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The Africa ReportThe Africa Report

The Africa Report No. 105

The Africa Report is the international publication of reference dedicated to African affairs, anticipating economic and political changes in Africa and relied upon for the independent expertise in its surveys, sector reports and country focus in each issue.

Country:
France
Language:
English
Publisher:
SIFIJA
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4 Issues

IN THIS ISSUE

access_time2 min.
consequences of a crunch

Should any African president suffer from a bout of irrational exuberance, the latest reports from the IMF and the World Bank make for sobering reading. The message, less varnished than usual, isthat the economic and technological gulf between Africa and the industrial economies, and many developing ones, is widening. Without a strategy, the chasm will grow. One set of reasons are about strategy: low investment in education and slow adoption of new technology at the macro level leading to a rising productivity gap. So it’s more than the gloomy headline figures, although both the IMF and the Bank have downgraded their GDP growth projections for Africa this year to 3.1% and 2.7% respectively. On average, growth per capita will rise 1% this year; then it is projected to rise 1.5% a year…

access_time2 min.
letters

BOARDROOMS ARE NOT THE ONLY BATTLEGROUND I am proud to see women represented in boardrooms and senior management positions across the continent. On the other hand, I still think more can be done to encourage feminism [‘A woman’s place is in the boardroom’, TAR103 Sept. 2018]. There is still wage inequality, and women are less represented in the labour force than their male counterparts. Beyond the work environment, most countries still struggle with issues such as sexual and gender-based violence, female trafficking, etc. As proud as we are to see women on boards and in political positions, I am afraid that until we deal with these issues we will fail to move forward. It is hard to say that any gender would be better suited to tackle corruption and achieve economic…

access_time1 min.
more introspection for the imf

Your interview with Christine Lagarde [TAR103 Sept. 2018] rightly highlighted the progress the IMF has made in re-examining its traditional orthodoxies and becoming more aware of the social impacts of its prescriptions. The fund, however, could use more introspection in its role creating moral hazard in the region; particularly the perceived “anchoring” effect that Fund programs can provide for governments who are then able to run up commercial debts that later turn out to be unsustainable. The rise of index investing in emerging market bonds means that it takes little policy credibility for a government to borrow in the external commercial markets. Countries that benefit from the implicit policy backstop of an IMF programme have found it particularly easy to borrow in the eurobond market, which is ironic given how…

access_time2 min.
the question

Is Bobi Wine shaking up Ugandan politics? Yes During the 56 years Uganda has been independent, it has tested multipartyism, military rule, one-party rule and even no-party politics. Each time some kind of formal organisation has propelled the leadership that emerged. Since it returned to multiparty politics in 2005 there have been instances when politicians not aligned with any political party have emerged. These, however, have never had much of an impact in terms of rallying people or forcing political parties to counter them or forge alliances. Musician-turned-politician Robert Kyagulanyi Sentamu, aka Bobi Wine, is the first politician with no formal links to any political organisation or party to truly shake up politics in Uganda. First, he has managed to rally large numbers of Ugandans, old and young across the country, to…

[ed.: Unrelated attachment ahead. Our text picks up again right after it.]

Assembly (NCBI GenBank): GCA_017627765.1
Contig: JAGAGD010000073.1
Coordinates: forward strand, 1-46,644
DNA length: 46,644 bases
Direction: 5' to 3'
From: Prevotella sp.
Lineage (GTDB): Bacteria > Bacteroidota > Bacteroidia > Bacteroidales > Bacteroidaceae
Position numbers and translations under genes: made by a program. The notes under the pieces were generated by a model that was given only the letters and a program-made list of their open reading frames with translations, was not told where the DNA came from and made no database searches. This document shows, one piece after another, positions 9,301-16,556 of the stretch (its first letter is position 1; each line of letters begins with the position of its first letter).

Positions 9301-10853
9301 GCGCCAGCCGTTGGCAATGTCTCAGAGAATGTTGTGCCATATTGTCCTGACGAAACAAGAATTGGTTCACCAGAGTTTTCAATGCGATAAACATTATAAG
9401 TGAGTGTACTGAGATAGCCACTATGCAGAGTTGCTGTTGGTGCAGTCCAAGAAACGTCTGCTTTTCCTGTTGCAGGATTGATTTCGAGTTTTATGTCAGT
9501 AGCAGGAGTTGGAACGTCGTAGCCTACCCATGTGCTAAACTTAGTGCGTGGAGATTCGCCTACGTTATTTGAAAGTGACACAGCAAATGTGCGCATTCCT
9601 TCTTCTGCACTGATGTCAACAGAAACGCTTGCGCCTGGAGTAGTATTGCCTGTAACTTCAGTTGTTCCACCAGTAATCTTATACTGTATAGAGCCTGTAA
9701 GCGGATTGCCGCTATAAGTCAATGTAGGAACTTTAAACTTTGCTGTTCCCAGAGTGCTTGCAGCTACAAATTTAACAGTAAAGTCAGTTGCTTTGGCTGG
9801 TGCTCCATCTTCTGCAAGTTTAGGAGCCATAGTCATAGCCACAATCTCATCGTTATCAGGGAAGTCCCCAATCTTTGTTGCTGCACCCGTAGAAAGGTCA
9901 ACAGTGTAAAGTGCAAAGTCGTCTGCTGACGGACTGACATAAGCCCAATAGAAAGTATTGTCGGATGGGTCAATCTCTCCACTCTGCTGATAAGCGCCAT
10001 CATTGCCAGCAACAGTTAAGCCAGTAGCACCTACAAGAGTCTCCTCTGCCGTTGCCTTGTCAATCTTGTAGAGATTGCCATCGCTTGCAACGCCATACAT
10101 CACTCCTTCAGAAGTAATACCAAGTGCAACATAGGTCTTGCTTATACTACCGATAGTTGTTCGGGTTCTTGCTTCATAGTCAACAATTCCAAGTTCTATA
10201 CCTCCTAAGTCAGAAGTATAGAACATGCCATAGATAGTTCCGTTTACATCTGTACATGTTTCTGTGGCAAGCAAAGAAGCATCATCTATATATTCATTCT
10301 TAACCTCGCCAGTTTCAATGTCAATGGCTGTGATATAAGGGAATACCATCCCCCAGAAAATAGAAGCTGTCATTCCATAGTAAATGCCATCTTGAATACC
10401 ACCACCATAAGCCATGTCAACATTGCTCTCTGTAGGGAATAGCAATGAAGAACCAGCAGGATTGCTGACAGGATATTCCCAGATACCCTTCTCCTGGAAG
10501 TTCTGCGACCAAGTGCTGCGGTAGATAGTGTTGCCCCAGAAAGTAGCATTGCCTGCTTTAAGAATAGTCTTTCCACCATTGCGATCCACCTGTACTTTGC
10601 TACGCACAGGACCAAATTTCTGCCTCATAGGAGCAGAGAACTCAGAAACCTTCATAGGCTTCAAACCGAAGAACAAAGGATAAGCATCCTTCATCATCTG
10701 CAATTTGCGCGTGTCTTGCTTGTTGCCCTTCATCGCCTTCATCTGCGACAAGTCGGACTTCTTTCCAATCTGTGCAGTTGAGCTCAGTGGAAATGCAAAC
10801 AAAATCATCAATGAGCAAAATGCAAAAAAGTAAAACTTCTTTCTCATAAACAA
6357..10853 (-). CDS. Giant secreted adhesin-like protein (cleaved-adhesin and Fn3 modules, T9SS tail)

access_time1 min.
your views :

He [Bobi Wine] symbolises disruptive politics which mobilises outside membership groups. I find him more of an early warning system for possible national defiance than a force that can cause large-scale defiance. Gerald K. Karyeija Bobi Wine combines many attributes that none of the regime opponents, not even President Museveni’s closest rival Kizza Besigye, possess. For instance, he appeals to the youth, who are the majority, his music career has enabled him to capture the hearts of many and […] his ghetto background makes the poor and disadvantaged feel like he’s one of them. He is from the Central region which is a plus because of the feeling that people from the Western region have been promoted at the expense of other regions over the past 32 years of Museveni’s rule. Agather Atuhaire He…

access_time3 min.
singposts

ETHIOPIA The end of Abiy’s honeymoon The sight of Ethiopia’s Prime Minister Abiy Ahmed doing push-ups with soldiers who had burst into the executive palace demanding money in early October may have provoked smiles. The reality – it later turned out – was less comfortable, with Abiy admitting that they wanted to kill him. It is a sign of this difficult moment in Ethiopia: full of optimism and sweeping reform; fraught with peril and the sense that things could so easily flip into chaos (see TAR 104, Oct. 2018). Abiy took power in April and rapidly launched plans to liberalise the economy and Ethiopia’s politics. But changing the status quo has created both winners and losers. While Abiy has repealed terror legislation and freed prisoners, there are new factors coming into play that…

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